Infections are an important cause of morbidity and mortality in patients with decompensated cirrhosis and ascites. Hypothesizing that innate immune dysfunction contributes to susceptibility to infection, we assessed ascitic fluid macrophage phenotype and function. The expression of complement receptor of the immunoglobulin superfamily (CRIg) and CCR2 defined two phenotypically and functionally distinct peritoneal macrophage subpopulations. The proportion of CRIghi macrophages differed between patients and in the same patient over time, and a high proportion of CRIghi macrophages was associated with reduced disease severity (model for end-stage liver disease) score. As compared with CRIglo macrophages, CRIghi macrophages were highly phagocytic and displayed enhanced antimicrobial effector activity. Transcriptional profiling by RNA sequencing and comparison with human macrophage and murine peritoneal macrophage expression signatures highlighted similarities among CRIghi cells, human macrophages, and mouse F4/80hi resident peritoneal macrophages and among CRIglo macrophages, human monocytes, and mouse F4/80lo monocyte-derived peritoneal macrophages. These data suggest that CRIghi and CRIglo macrophages may represent a tissue-resident population and a monocyte-derived population, respectively. In conclusion, ascites fluid macrophage subset distribution and phagocytic capacity is highly variable among patients with chronic liver disease. Regulating the numbers and/or functions of these macrophage populations could provide therapeutic opportunities in cirrhotic patients.
Katharine M. Irvine, Xuan Banh, Victoria L. Gadd, Kyle K. Wojcik, Juliana K. Ariffin, Sara Jose, Samuel Lukowski, Gregory J. Baillie, Matthew J. Sweet, Elizabeth E. Powell
Secreted by activated cells or passively released by damaged cells, extracellular HMGB1 is a prototypical damage-associated molecular pattern (DAMP) inflammatory mediator. During the course of developing extracorporeal approaches to treating injury and infection, we inadvertently discovered that haptoglobin, the acute phase protein that binds extracellular hemoglobin and targets cellular uptake through CD163, also binds HMGB1. Haptoglobin-HMGB1 complexes elicit the production of antiinflammatory enzymes (heme oxygenase-1) and cytokines (e.g., IL-10) in WT but not in CD163-deficient macrophages. Genetic disruption of haptoglobin or CD163 expression significantly enhances mortality rates in standardized models of intra-abdominal sepsis in mice. Administration of haptoglobin to WT and to haptoglobin gene-deficient animals confers significant protection. These findings reveal a mechanism for haptoglobin modulation of the inflammatory action of HMGB1, with significant implications for developing experimental strategies targeting HMGB1-dependent inflammatory diseases.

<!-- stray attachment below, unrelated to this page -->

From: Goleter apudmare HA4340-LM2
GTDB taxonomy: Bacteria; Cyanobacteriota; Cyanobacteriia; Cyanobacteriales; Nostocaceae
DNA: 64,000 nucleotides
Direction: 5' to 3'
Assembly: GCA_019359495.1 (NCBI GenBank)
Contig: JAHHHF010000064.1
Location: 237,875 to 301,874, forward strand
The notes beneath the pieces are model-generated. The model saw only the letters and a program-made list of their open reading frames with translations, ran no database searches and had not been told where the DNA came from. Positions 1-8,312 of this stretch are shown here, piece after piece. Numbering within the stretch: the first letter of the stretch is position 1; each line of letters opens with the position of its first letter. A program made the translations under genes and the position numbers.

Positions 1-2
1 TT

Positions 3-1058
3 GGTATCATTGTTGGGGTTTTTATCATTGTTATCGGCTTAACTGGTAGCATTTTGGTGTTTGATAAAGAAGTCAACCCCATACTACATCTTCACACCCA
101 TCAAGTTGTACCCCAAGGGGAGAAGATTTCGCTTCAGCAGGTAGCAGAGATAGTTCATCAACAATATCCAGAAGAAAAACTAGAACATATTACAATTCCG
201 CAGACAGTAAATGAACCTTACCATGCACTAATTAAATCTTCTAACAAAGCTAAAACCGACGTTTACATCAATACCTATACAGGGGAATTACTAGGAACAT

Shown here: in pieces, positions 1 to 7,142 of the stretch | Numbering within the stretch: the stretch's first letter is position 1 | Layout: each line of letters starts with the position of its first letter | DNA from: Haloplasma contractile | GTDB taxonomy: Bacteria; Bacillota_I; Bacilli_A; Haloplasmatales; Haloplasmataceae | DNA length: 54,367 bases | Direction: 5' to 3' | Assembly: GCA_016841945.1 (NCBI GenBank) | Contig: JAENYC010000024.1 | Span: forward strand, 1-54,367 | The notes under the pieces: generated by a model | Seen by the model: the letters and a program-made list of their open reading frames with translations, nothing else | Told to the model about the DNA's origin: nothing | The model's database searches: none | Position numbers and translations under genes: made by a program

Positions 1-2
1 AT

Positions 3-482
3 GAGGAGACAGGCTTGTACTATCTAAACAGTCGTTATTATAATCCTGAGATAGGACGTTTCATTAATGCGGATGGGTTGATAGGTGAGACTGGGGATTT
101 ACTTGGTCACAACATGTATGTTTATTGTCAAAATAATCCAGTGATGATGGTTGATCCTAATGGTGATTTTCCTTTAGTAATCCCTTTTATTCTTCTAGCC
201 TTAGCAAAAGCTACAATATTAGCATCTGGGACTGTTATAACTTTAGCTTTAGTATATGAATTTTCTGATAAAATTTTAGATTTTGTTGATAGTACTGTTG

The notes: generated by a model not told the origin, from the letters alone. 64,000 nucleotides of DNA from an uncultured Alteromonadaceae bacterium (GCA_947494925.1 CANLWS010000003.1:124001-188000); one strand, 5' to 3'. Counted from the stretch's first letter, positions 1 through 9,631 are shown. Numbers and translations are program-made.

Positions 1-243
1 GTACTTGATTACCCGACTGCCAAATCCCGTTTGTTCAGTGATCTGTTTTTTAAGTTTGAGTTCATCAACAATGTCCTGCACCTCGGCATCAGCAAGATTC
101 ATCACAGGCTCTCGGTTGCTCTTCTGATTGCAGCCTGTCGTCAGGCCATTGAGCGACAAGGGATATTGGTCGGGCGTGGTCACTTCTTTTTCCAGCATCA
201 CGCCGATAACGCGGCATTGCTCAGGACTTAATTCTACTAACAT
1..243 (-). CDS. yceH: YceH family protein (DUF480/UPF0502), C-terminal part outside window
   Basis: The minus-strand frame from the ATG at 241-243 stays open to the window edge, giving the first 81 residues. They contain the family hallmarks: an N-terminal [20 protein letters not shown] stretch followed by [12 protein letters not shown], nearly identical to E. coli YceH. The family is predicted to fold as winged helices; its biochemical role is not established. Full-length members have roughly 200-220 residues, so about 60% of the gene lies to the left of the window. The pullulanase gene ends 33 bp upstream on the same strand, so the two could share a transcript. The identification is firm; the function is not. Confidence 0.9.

Huan Yang, Haichao Wang, Yaakov A. Levine, Manoj K. Gunasekaran, Yongjun Wang, Meghan Addorisio, Shu Zhu, Wei Li, Jianhua Li, Dominique P.V. de Kleijn, Peder S. Olofsson, H. Shaw Warren, Mingzhu He, Yousef Al-Abed, Jesse Roth, Daniel J. Antoine, Sangeeta S. Chavan, Ulf Andersson, Kevin J. Tracey
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